Saturday, 4 August 2018

Seamill and West Kilbride :: 30 July - 03 August 2018

Our summer visit to my parents in Scotland usually results in a number of coastal walks, before breakfast each morning. I almost managed each of the five days but on Thursday we opted for a shopping trip with the girls to Silverburn in Glasgow.

Ever hopeful I was on the beach by 6.40am and noted the usual suspects at the bottom of the burn leading into the sea - lots of gulls, carrion crows, rooks and jackdaws. I turned and headed for the bridge that crossed the burn hoping to see the dippers - my last few visits have resulted in zero sightings, I suspect due to the rebuilding of the wall beside the burn and the disturbance this caused. Unfortunately no sign.

Ringed ploverAlong the beach and I picked up linnet, redshank, curlew, oystercatcher and gannets out to sea. I stopped and watched some rocks, picking out some juvenile dunlin who comically hopped higher and higher up the rocks as the sea came in. Both shag and cormorants out at sea with shelduck flying past (single).

As I returned to the hotel I watched sand martins entering the pipes in the hotel retaining wall. These were joined in flight by house martin and swallows.

Dipper juvenileThe next morning I was back on the beach but on this occasion was overjoyed to see a juvenile dipper feeding ahead. This was followed shortly by close views of an adult. Out further along the coast to the Waterside Inn I had good views of ringed plover and willow warbler. Out to sea I could also see a pair of sandwich tern fishing.

A ringed plover started calling and then lead me away from where it must have been nesting. It clambered across the rocks, making sure I was paying attention and following.

On the third morning I decided to head out to Portencross beach and hoped to catch up with e sandwich terns that usually hang out on the rocks. Unfortunately there were none. DipperTo begin with there wasn't much else but eventually as the sea went out small mixed flocks of ringed plover and dunlin arrived. Not the best morning I've spent there!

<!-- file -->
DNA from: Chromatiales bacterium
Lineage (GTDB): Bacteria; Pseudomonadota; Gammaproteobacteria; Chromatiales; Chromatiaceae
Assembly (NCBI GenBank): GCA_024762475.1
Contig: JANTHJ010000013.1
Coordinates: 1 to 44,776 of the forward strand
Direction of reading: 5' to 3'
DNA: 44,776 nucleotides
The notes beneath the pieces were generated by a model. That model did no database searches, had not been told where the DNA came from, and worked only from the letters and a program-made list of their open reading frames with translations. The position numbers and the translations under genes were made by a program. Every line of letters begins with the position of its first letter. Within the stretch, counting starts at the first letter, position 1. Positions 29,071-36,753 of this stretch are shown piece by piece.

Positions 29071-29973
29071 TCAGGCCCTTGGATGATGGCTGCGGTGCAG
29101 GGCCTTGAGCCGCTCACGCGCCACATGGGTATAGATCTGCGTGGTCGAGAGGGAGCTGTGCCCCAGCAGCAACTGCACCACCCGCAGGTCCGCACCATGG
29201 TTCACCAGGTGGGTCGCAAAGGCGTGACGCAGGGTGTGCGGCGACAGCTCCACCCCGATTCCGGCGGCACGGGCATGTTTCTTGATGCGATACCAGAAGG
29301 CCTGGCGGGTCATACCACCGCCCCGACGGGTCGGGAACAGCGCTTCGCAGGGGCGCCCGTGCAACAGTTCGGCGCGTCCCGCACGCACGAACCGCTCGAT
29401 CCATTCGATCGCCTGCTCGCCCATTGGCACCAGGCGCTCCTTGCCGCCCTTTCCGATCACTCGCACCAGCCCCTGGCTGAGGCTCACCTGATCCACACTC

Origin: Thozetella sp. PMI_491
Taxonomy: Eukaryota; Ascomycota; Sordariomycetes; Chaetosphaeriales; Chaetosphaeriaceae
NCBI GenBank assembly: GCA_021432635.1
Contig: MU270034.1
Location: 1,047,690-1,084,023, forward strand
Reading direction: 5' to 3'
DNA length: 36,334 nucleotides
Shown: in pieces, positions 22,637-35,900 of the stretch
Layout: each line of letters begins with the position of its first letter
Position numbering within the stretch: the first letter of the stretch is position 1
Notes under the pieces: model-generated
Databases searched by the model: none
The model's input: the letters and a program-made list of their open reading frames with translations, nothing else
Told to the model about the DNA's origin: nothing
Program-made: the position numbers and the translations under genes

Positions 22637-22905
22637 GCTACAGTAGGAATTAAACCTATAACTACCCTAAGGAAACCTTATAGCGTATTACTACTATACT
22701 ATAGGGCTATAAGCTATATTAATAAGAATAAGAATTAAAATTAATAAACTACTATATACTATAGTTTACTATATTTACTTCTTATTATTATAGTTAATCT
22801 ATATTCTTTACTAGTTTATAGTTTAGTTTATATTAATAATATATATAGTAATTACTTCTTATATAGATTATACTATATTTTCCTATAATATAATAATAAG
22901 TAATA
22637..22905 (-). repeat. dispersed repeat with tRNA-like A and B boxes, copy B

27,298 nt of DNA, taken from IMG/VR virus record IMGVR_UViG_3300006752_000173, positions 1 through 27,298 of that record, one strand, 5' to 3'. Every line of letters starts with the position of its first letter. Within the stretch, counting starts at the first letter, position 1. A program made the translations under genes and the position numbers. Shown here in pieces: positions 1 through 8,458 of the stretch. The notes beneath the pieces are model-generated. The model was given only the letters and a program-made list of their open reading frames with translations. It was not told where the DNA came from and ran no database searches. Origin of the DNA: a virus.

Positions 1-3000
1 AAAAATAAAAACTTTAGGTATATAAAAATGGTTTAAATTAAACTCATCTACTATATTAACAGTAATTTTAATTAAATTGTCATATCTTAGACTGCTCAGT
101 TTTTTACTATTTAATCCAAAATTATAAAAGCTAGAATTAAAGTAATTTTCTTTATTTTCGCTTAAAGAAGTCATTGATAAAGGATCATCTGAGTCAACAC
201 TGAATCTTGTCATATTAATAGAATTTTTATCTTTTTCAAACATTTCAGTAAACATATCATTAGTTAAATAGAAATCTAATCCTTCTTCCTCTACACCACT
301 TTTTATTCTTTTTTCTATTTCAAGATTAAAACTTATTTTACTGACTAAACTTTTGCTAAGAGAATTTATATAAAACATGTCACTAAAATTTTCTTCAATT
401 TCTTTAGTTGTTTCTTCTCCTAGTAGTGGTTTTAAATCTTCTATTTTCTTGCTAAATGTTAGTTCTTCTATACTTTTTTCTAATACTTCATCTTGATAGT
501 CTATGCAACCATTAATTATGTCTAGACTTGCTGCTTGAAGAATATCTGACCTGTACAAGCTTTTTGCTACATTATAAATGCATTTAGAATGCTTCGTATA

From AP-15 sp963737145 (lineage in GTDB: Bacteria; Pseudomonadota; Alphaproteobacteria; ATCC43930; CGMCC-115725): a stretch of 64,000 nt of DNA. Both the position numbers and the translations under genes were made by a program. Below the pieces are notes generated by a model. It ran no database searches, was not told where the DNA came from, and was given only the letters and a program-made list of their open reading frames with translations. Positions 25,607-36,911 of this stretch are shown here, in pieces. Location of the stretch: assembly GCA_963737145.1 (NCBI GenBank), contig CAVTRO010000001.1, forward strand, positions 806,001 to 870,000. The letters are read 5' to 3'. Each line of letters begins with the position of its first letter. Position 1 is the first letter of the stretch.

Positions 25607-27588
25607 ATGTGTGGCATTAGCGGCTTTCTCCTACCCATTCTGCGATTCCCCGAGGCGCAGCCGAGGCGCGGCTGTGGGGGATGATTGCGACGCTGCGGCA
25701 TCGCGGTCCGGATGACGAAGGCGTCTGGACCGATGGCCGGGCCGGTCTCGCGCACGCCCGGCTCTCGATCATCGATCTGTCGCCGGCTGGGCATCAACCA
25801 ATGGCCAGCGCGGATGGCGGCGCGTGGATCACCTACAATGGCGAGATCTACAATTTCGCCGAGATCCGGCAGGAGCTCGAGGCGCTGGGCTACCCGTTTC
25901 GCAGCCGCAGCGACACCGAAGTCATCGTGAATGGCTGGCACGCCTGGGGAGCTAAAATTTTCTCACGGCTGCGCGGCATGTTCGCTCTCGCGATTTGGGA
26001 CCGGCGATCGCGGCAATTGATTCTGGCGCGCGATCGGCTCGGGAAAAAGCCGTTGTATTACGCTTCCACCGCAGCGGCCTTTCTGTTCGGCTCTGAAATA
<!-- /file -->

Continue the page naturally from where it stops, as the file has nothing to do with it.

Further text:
On my final morning I saw some interesting looking ducks and got quite excited - they turned out to be juvenile shelduck. No sign of the dippers as I headed out but I came across a young willow warbler in the hedge ahead. As I reached the turn I saw small flocks of linnet and meadow pipit. As I watched I saw a pied wagtail chasing a linnet along the beach. The linnet dropped and then sized up to the juvenile pied wagtail. After a short standoff, the linnet flew at the pied wagtail and then off Linnet vs pied wagtailback down the beach with the wagtail in pursuit. I thought this odd behaviour but then remembered the juvenile pied wagtails at Grimsbury Reservoir chasing a common sandpiper earlier in the summer.

The ringed plover performed the same show as I passed.

Back at the burn I found that the juvenile dipper was feeding, further out of view than my previous visit. Glad they are back and looking forward to following them again.

Willow warblerSightings on my walks (42) included: black-headed gull, blue tit, carrion crow, common gull, common sandpiper, cormorant, curlew, dipper, dunlin, dunnock, eider, gannet, goldfinch, great black-backed gull, grey heron, herring gull, house martin, house sparrow, jackdaw, lesser black-backed gull, linnet, magpie, mallard, meadow pipit, mute swan, oystercatcher, pied wagtail, ringed plover, robin, rock dove / feral pigeon, rook, sand martin, sandwich tern, sedge warbler, shag, shelduck, song thrush, starling, swallow, whitethroat, willow warbler and woodpigeon.

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